POLS 497-2 Atlas Shrugged - Spring 2008

Instructor: Mrs. Anja Hartleb-Parson

Email: ahartleb@niu.edu

Office Hours: Tue 9 – 11 am, POLS TA Office (DuSable 476)

 

Introduction

Ayn Rand's epic novel Atlas Shrugged celebrated its 50th Anniversary this year. The novel has influenced many well-known people in business and politics, for example former Federal Reserve Chairman Alan Greenspan and Justice Clarence Thomas. A survey by the Library of Congress in 1992 found the novel to be the second most influential book in America after the Bible. Atlas Shrugged encompasses philosophical, economic, political, and literary theory.

As a philosophical novel, the book contains a number of philosophical themes, which we will be examining throughout the course:

·         Reason vs. anti-reason

·         Happiness as a moral end itself

·         The unity of body and mind

·         Producers vs. looters/parasites

·         Trade vs. power as means of exchange

Some more general themes of the novel we will be looking at are:

·         Independence vs. dependence

·         Individualism vs. Collectivism

·         Egoism vs. Altruism

·         Socialism vs. Capitalism

 

Required Reading

Rand, Ayn. Atlas Shrugged. Signet, 1996.

 

Classroom Decorum

Please turn off cell phones and other electronic devices, as they may interfere with the instructor’s good humor.

 

Assignments and Grades

Attendance – 10%. Since this is a half-semester course, I absolutely expect you to attend every session. I must deem absences properly documented (e.g., doctor’s note, accident report, funeral notice etc), unexcused absences will result in a grade deduction.

Participation – 50%. This is primarily a discussion-based course; regular participation is required. Prepare for class by reading the novel and writing up a short statement noting issues/questions. I will ask you to contribute those statements for discussion. I expect active and thoughtful contribution. To receive an A for participation you must contribute during every session; to receive a B you must contribute during most sessions; to receive a C you must contribute during at least half the sessions.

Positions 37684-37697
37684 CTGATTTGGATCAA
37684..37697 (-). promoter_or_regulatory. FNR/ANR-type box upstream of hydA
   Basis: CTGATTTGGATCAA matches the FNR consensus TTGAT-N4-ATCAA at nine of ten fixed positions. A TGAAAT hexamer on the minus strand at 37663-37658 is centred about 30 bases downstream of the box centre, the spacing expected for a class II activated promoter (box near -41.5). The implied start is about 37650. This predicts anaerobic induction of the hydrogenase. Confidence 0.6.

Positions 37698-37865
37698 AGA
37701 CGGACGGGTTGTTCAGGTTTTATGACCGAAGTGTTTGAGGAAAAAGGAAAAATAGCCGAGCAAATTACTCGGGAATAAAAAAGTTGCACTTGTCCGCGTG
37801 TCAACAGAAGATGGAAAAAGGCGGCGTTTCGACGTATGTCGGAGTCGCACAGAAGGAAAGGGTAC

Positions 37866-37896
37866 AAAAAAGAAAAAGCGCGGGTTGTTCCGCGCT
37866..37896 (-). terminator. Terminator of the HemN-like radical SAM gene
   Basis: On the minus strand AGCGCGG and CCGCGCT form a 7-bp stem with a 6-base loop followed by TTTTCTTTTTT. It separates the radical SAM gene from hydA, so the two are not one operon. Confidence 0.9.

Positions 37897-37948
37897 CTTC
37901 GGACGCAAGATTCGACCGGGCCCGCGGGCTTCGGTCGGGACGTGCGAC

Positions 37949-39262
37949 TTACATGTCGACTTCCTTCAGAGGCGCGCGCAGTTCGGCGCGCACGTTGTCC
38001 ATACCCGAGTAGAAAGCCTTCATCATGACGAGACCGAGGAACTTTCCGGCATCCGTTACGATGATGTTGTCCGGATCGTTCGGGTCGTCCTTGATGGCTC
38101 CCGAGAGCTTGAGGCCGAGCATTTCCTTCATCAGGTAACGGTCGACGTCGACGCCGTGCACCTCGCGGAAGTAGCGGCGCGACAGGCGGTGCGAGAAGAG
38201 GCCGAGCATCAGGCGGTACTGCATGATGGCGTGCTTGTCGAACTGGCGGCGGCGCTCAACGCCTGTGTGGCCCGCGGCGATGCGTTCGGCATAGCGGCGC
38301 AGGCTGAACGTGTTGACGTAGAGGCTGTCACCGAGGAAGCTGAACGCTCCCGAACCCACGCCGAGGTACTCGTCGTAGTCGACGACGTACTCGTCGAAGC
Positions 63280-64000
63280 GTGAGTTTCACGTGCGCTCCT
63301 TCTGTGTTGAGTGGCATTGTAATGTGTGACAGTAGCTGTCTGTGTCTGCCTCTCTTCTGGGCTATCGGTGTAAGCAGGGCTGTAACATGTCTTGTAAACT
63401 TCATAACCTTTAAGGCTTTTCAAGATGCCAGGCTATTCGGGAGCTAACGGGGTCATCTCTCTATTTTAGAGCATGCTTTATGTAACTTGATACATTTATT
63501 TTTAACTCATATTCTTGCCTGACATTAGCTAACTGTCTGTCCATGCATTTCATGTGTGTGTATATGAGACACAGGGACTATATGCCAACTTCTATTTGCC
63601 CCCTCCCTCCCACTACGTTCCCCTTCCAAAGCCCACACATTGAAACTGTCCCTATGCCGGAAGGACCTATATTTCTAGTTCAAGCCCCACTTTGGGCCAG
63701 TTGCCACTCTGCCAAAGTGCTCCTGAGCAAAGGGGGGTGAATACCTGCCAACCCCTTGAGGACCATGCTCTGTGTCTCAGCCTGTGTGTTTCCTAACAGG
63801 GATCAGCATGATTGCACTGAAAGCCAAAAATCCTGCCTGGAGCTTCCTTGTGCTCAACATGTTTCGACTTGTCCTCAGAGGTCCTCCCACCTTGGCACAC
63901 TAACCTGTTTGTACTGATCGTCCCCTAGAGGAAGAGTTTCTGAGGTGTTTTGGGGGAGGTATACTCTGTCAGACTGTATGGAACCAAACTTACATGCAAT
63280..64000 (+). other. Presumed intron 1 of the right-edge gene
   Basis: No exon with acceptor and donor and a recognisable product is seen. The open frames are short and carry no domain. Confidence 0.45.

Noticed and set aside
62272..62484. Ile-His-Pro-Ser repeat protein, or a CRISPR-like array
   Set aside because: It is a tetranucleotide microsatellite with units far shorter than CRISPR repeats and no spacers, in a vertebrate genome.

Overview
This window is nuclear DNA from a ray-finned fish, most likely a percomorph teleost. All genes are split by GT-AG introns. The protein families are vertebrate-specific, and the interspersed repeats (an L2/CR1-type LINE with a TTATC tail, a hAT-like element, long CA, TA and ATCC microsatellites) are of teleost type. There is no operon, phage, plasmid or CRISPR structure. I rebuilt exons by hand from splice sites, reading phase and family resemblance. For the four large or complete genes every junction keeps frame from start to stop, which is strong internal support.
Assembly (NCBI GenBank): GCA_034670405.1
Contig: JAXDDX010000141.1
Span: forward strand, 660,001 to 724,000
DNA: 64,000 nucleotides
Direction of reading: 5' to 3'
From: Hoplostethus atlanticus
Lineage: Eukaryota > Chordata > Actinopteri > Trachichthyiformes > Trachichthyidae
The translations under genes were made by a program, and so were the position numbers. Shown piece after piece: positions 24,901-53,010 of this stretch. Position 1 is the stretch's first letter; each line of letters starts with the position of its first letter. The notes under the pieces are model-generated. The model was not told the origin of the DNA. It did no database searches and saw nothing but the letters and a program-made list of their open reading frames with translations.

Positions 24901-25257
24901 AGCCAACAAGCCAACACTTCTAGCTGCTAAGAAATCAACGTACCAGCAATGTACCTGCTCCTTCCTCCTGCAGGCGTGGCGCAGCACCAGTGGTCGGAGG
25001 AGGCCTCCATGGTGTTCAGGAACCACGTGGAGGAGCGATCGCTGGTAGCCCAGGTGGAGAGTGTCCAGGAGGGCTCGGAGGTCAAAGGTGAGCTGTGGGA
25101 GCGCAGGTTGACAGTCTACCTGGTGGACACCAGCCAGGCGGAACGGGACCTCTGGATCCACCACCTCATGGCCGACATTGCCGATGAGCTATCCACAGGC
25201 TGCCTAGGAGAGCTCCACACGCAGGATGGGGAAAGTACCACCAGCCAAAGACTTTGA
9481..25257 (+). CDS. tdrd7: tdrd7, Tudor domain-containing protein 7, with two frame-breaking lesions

Final Paper – 40%; 1500 words, double-spaced. Since this is a short paper, pick an issue or question you can address adequately, thoughtfully, and in some depth. For example, you could track a character’s development, analyze and comment on a specific passage in the book, discuss one topic we have covered in class or one we have not. Inform me of your chosen subject, so that I can ensure it will work and/or give you some advice.

Writing an A paper – An A paper has a clearly formulated and coherent thesis statement or research question. It supports that thesis or answers that research question using evidence such as textual and logical analysis, citations, or secondary sources. An A paper is well organized into paragraphs, each containing evidence to support one concept that helps prove the thesis statement. An A paper includes a proper introduction stating the author’s intention in the paper, a body containing the evidence for the thesis or findings of the research question, and a conclusion. An A paper also uses correct grammar, including punctuation, spelling, subject and verb usage.

 

 

Calendar

Jan 17 – Introduction to Ayn Rand and Atlas Shrugged

Jan 31 – Part I

Feb 7 – Part I

Feb 21 – Part II

Mar 6 – Part II

Mar 20 – Part III

Apr 3 – Part III

Apr 17 – Final Paper due during class; Wrap-up